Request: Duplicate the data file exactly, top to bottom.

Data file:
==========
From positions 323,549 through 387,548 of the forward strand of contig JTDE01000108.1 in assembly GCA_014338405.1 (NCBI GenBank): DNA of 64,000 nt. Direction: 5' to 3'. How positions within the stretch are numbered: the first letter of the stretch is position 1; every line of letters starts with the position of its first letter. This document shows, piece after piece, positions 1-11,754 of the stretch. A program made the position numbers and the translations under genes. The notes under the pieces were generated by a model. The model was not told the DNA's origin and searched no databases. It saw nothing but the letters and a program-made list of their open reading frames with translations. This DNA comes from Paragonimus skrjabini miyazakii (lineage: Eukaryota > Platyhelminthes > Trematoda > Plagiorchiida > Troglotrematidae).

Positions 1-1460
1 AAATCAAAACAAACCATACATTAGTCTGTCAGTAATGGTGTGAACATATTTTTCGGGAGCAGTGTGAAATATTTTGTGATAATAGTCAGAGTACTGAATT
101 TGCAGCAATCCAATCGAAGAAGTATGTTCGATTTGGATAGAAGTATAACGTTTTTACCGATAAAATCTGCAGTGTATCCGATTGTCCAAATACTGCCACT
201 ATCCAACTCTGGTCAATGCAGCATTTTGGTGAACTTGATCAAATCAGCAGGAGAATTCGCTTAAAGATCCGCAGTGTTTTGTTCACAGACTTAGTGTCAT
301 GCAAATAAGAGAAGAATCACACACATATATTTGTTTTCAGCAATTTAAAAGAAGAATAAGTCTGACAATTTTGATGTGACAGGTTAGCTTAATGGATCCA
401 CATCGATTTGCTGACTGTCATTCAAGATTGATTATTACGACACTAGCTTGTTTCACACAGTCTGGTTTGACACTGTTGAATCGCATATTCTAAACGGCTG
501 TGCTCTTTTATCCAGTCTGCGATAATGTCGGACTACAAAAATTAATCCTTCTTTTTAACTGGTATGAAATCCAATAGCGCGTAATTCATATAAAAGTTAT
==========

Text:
From positions 323,549 through 387,548 of the forward strand of contig JTDE01000108.1 in assembly GCA_014338405.1 (NCBI GenBank): DNA of 64,000 nt. Direction: 5' to 3'. How positions within the stretch are numbered: the first letter of the stretch is position 1; every line of letters starts with the position of its first letter. This document shows, piece after piece, positions 1-11,754 of the stretch. A program made the position numbers and the translations under genes. The notes under the pieces were generated by a model. The model was not told the DNA's origin and searched no databases. It saw nothing but the letters and a program-made list of their open reading frames with translations. This DNA comes from Paragonimus skrjabini miyazakii (lineage: Eukaryota > Platyhelminthes > Trematoda > Plagiorchiida > Troglotrematidae).

Positions 1-1460
1 AAATCAAAACAAACCATACATTAGTCTGTCAGTAATGGTGTGAACATATTTTTCGGGAGCAGTGTGAAATATTTTGTGATAATAGTCAGAGTACTGAATT
101 TGCAGCAATCCAATCGAAGAAGTATGTTCGATTTGGATAGAAGTATAACGTTTTTACCGATAAAATCTGCAGTGTATCCGATTGTCCAAATACTGCCACT
201 ATCCAACTCTGGTCAATGCAGCATTTTGGTGAACTTGATCAAATCAGCAGGAGAATTCGCTTAAAGATCCGCAGTGTTTTGTTCACAGACTTAGTGTCAT
301 GCAAATAAGAGAAGAATCACACACATATATTTGTTTTCAGCAATTTAAAAGAAGAATAAGTCTGACAATTTTGATGTGACAGGTTAGCTTAATGGATCCA
401 CATCGATTTGCTGACTGTCATTCAAGATTGATTATTACGACACTAGCTTGTTTCACACAGTCTGGTTTGACACTGTTGAATCGCATATTCTAAACGGCTG
501 TGCTCTTTTATCCAGTCTGCGATAATGTCGGACTACAAAAATTAATCCTTCTTTTTAACTGGTATGAAATCCAATAGCGCGTAATTCATATAAAAGTTAT